There’s more information on overcoming challenges associated with lentiviral vectors in this White Paper >>

4 – How do these challenges compare to retroviral vectors?

From a manufacturing perspective, the Gamma Retroviral Vectors (GRV) have a clear advantage in that you can develop a producer cell line. This means you can eliminate the transient transaction step and the plasmids and other materials required for this step. By using a producer cell line that is developed from a single clone, you have consistency in vector production from batch to batch. These can also be grown in a fixed media bed bioreactor. This gives you a way to scale the production. While I haven’t personally seen these producer cell lines used in a stir tank bioreactor, I tend to think that they could probably be adapted to work.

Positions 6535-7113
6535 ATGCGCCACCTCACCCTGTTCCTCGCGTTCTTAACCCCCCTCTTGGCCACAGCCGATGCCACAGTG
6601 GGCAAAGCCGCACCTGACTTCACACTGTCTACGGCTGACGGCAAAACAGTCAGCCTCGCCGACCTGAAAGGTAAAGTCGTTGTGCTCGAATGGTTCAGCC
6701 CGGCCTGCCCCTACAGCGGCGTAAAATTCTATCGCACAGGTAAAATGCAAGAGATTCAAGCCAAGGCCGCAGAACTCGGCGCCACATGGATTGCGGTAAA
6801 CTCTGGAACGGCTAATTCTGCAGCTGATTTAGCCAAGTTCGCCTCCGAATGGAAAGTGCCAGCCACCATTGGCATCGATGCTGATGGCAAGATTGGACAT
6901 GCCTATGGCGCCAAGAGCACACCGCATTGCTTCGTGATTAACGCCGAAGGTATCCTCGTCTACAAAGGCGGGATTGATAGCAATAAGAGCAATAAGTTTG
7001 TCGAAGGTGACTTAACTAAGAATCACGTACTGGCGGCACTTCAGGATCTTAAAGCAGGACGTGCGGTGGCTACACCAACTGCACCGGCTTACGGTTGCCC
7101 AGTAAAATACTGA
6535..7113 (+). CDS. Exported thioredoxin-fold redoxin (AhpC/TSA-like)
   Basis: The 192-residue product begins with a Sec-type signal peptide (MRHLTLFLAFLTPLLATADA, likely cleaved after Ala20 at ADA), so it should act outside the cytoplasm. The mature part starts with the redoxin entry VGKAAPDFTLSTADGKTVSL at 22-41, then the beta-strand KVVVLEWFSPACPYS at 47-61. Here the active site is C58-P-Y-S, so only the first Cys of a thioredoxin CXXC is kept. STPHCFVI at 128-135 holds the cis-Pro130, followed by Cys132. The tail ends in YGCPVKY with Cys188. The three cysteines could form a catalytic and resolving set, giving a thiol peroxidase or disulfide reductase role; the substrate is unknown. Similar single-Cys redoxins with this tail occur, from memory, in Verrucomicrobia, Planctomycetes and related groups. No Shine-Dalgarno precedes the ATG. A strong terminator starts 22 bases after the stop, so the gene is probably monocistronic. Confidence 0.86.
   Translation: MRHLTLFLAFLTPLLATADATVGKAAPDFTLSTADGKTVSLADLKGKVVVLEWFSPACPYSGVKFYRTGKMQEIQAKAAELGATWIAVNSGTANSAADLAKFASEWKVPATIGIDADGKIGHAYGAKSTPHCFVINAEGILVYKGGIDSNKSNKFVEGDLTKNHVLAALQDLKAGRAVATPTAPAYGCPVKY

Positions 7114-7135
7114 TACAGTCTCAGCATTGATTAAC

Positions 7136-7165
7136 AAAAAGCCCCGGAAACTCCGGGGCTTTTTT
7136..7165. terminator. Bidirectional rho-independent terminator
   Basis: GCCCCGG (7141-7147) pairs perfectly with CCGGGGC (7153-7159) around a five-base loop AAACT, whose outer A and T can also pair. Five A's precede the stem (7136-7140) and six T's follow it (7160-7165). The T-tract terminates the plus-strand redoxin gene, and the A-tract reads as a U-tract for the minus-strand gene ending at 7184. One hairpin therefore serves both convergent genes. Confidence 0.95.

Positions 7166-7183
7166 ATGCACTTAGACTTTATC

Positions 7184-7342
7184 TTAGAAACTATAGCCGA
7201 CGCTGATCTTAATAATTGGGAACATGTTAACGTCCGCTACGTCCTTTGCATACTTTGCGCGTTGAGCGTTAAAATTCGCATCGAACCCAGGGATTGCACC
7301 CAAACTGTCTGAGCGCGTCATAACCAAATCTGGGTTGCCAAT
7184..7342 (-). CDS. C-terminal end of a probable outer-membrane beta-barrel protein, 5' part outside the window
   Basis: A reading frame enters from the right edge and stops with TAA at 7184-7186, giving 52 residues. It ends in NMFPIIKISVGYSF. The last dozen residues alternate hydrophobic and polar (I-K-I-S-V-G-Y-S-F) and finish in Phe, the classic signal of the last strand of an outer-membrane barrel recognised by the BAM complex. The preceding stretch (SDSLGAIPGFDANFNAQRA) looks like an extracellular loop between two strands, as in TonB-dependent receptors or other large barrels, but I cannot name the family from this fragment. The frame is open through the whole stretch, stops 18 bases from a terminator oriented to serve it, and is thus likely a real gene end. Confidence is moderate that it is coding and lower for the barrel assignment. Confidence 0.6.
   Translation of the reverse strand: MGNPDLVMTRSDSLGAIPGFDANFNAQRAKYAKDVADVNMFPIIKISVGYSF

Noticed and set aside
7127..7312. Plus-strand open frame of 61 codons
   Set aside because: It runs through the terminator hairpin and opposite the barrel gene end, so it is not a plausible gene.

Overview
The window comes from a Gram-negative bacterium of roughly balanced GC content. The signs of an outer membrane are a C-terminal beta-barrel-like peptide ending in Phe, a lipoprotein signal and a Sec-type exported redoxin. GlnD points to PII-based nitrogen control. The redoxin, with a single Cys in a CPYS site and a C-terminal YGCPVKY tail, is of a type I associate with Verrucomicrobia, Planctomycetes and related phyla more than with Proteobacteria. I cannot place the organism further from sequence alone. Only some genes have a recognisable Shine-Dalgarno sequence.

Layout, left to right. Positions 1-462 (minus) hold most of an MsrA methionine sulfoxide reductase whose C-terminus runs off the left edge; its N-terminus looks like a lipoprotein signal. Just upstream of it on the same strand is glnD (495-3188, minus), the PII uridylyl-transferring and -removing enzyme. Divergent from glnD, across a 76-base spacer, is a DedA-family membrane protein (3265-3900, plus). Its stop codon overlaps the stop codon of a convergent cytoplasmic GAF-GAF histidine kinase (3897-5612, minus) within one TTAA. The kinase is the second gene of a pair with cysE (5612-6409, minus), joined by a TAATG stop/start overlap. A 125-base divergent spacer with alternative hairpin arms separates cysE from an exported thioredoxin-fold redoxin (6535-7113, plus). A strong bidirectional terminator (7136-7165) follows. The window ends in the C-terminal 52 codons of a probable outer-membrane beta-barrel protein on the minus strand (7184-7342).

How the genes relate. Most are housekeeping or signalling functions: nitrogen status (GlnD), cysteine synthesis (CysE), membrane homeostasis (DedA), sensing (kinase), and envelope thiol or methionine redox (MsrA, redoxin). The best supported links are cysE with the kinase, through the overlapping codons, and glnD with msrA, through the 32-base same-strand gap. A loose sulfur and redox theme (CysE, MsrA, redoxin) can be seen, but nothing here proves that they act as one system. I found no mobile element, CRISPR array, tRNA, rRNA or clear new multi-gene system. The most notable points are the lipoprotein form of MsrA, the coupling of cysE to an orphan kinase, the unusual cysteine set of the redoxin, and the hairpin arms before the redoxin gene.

Discover more about the challenges associated with retroviral vectors with this White Paper >>

5 – How is Genezen working to mitigate these obstacles?

Our development team is continually looking at new technology and platforms that can help us to overcome some of the current technical limitations. We have collaborated with companies working to develop producer cell lines for lenti-vectors. We are also working with equipment manufactures to adapt their system to lenti- and retro- vectors. We recognize the high cost of manufacturing and are always looking for ways to improve yield, and increase scale.

This is explored further in this White Paper >>